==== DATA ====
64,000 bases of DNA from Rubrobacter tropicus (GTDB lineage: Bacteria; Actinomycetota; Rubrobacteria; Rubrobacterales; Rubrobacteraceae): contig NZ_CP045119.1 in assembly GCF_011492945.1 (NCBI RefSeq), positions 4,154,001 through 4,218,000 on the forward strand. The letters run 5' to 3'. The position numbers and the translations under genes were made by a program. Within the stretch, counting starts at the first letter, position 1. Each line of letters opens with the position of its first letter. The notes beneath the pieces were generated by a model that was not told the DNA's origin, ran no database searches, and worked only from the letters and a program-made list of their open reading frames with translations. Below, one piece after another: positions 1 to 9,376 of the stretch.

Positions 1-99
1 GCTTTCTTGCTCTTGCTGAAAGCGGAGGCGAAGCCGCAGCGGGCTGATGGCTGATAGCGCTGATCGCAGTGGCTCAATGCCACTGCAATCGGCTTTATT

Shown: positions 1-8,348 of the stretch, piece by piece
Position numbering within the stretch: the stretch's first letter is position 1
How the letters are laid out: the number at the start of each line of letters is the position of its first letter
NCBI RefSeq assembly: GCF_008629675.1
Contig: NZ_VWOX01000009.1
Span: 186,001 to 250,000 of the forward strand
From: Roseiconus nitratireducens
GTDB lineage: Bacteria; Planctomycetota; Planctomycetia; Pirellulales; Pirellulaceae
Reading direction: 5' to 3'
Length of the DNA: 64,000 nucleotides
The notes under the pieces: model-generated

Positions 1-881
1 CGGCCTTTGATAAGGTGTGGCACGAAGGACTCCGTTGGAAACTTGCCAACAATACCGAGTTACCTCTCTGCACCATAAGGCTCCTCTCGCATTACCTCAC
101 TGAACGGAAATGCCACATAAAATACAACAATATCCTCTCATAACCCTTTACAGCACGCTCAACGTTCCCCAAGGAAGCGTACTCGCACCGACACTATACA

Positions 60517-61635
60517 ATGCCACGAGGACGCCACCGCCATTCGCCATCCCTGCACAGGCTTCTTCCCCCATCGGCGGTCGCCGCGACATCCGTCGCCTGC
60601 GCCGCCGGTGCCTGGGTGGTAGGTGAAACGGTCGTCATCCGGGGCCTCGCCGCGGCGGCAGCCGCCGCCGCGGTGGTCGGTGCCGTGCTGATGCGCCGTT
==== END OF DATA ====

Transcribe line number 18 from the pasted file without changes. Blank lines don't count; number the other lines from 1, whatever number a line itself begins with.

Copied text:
Positions 60517-61635